Monday, August 19, 2013

Save Your Confederate Money, Boys...

A word about my backup travel reading these past few days. It's something with the restrained and scholarly title of America Aflame, subtitled “How the Civil War Created a Nation,” by one David Goldfield, hitherto unknown to me. It's an imperfect book, starting with the subtitle. The fulcrum is indeed the Civil War but it would be better (if less pithily) described as an account of how white Americans in the 19th Century understood what they might perhaps have called “the Negro problem.”

Here's a defining point: except for a gripping account of the mad zealotry of John Brown, Goldfield says next to nothing about abolitionism per se. His tenet, if I read him right, is that abolitionism really wasn't an important factor in northern opposition to slavery. Far more important, in this reading, is that northerners really didn't like blacks very much and would have been happy to see them and their attendant complications just fade away. They particularly didn't like the threat of competition from slave labor which, as they saw it, would have simply undercut the aspirations of honest white folks. This reading would explain why so much turned on the question of extending slavery to the territories—the Kansas-Nebraska act, and suchlike. Indeed, Goldfield doesn't spell out but one comes away that the matter of the territories probably drove the pre-war agenda as much as or more than any other issue.

This perspective helps to explain the other important strand in pre-Civil-War politics--“internal improvements,” as Henry Clay put it; more generally, the use of government resources to open up the country for settlers, particularly those with a purpose to become “yeoman farmers” on the opening frontier.

Goldfield is at his best in describing the swirls and eddies of politics in those pre-war years.   But he seems to hold to the belief that the Civil War was an avoidable war. I'd agree that it would have been nice for it to be avoided—I have heard, and tend to believe, that the sovereign could have paid off both the slaves and the slaveholders at less gross cost than the war exacted. But I don't find anything here by way of plausible roadmap as to just how that might have come about.

Goldfield is less impressive on the war itself, not least because he has such overwhelming competition. My guess is he might have been better off to say, “look, you all know the narrative, so I'll just skip it except insofar as it impinges on his particular concerns.”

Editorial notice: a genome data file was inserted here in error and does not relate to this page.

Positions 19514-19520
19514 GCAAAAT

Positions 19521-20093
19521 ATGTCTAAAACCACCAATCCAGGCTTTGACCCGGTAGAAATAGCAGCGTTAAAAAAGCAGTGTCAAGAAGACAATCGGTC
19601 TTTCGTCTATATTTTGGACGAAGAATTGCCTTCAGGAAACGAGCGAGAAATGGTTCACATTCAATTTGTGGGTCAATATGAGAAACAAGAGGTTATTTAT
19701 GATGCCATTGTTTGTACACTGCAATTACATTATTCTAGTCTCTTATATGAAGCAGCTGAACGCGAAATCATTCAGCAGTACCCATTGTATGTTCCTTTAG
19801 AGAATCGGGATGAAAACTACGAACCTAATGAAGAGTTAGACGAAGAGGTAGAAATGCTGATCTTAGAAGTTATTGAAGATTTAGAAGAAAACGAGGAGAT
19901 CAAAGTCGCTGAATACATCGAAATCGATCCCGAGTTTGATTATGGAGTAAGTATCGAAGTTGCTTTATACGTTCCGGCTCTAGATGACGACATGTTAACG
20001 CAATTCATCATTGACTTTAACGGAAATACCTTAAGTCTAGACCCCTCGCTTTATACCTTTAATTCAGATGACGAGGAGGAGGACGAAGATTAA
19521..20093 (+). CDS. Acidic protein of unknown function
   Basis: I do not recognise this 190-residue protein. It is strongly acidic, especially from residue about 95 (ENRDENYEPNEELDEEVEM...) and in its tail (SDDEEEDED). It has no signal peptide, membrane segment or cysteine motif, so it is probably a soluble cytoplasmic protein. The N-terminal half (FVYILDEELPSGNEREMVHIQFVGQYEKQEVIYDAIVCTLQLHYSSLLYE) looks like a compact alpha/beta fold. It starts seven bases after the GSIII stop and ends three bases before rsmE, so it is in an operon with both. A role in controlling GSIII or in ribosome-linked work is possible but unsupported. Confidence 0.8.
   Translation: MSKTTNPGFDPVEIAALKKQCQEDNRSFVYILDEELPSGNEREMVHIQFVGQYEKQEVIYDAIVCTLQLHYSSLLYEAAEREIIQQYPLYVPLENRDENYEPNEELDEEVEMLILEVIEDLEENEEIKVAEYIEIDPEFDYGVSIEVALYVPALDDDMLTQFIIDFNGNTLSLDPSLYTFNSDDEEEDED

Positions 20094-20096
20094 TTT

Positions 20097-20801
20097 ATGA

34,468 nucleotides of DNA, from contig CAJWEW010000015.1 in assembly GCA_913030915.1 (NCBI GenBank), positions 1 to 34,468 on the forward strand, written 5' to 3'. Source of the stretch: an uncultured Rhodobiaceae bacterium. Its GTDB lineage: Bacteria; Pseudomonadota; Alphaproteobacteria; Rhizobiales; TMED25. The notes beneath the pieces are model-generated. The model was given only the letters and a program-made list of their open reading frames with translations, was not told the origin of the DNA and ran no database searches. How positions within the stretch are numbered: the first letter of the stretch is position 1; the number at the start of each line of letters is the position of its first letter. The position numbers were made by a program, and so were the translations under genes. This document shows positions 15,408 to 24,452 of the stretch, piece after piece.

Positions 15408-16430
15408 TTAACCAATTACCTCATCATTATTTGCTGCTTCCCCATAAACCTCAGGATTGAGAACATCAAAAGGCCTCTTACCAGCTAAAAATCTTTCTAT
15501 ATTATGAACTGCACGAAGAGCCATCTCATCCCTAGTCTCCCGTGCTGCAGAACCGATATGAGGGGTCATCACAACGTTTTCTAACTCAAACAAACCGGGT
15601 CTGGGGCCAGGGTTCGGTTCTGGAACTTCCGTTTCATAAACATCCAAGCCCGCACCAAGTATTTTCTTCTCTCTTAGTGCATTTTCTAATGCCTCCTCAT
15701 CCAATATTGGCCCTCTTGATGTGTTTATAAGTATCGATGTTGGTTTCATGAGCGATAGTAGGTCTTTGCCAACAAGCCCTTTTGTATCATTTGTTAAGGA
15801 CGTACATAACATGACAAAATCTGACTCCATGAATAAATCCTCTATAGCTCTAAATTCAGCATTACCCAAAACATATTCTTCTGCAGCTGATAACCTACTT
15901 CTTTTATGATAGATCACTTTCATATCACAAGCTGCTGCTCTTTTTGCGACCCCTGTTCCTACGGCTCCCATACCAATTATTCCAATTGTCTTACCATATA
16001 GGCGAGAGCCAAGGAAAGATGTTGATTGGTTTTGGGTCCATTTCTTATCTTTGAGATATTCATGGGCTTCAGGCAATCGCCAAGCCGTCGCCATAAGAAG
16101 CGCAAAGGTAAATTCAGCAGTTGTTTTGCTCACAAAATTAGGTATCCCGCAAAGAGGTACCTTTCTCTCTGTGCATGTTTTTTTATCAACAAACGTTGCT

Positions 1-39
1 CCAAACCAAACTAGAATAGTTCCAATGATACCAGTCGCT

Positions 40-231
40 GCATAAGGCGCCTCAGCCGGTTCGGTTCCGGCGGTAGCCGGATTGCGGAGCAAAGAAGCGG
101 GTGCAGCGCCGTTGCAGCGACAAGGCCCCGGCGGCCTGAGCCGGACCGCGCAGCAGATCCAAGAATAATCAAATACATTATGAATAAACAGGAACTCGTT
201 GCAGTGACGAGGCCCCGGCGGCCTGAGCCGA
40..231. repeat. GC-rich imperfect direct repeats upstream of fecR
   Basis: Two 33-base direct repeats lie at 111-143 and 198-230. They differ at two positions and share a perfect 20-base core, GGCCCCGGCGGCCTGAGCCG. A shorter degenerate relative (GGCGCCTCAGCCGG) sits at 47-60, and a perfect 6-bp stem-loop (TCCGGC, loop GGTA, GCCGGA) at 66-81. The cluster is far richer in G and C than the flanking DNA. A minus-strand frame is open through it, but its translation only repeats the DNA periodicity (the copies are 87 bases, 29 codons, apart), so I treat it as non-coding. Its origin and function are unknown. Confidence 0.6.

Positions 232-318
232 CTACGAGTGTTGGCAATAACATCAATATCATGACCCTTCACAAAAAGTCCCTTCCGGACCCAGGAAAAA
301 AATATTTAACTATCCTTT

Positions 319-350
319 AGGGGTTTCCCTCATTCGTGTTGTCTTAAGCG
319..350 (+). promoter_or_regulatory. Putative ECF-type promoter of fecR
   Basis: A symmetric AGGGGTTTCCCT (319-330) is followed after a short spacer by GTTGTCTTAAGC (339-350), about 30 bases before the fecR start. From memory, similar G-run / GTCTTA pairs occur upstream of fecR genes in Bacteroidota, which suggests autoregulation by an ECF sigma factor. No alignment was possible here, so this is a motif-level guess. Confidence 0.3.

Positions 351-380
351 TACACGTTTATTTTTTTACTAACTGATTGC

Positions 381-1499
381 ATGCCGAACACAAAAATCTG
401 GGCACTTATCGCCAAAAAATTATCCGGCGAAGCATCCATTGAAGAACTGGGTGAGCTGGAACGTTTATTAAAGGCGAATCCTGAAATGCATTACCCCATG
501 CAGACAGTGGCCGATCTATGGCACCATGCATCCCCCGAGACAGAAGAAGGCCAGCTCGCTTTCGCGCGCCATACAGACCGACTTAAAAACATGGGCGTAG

His treatment of the postwar period is a more complicated issue. He feels obliged to give a narrative summary of the economic explosion—the railroads, the giant corporations, unions and union violence. Again this is an oft-told tale and it is one in which Goldfield seems a bit ill at ease. Yet its telling is essential to the other and perhaps most important part of his story—his account of the swift and dramatic sea change in northern white attitudes to the race issue in general and blacks in particular. Some northern whites seem to have been surprised and disappointed to discover that the new freedmen were not as enchanting as the northern whites had hoped they would be. Others remembered that they had never liked blacks that much in the first place. And many discovered how much blacks reminded them of new immigrants, particularly the Irish who quickly developed an aspect in the popular mind as ill-educated scoundrels and buffoons.

But perhaps most interesting is the way in which northern whites simply lost interest in the race issue—lost interest as they turned their attention to opening up the west, building railroads and such like, and, yes, destroying the Indians. For good or ill (or both) northern whites turned their face to the future. Southern whites, for no good reason at all, remained fixed on its disappointments and resentments from the past.

Which means that southern whites were at last free to relitigate the old battles—to strip away the protections that the War had won for blacks (had won with, it must be noted, the active participation of blacks themselves)--the “slow grinding of hard boards”--by which southern whites came at last, to win what they had lost.   The climax is, necessarily, the corrupt Hayes-Tilden election, the one in which the north laid down its arms just as surely as the south had done at Appomattox,   I don't think it ever occurred to me before that 1876 was the hundredth anniversary of the Declaration of Independence. 
Slow boring of hard boards, relitigating dead issues, refighting and last winning the last war. Nice to know we don't have to live through all that again. Oh tee hee.

Slow boring of hard boards, relitigating dead issues, refighting and last winning the last war. Nice to know we don't have to live through all that again. Oh tee hee.

Update:  I see I wrote this post before.   But this is the  improved, expanded, updated version.

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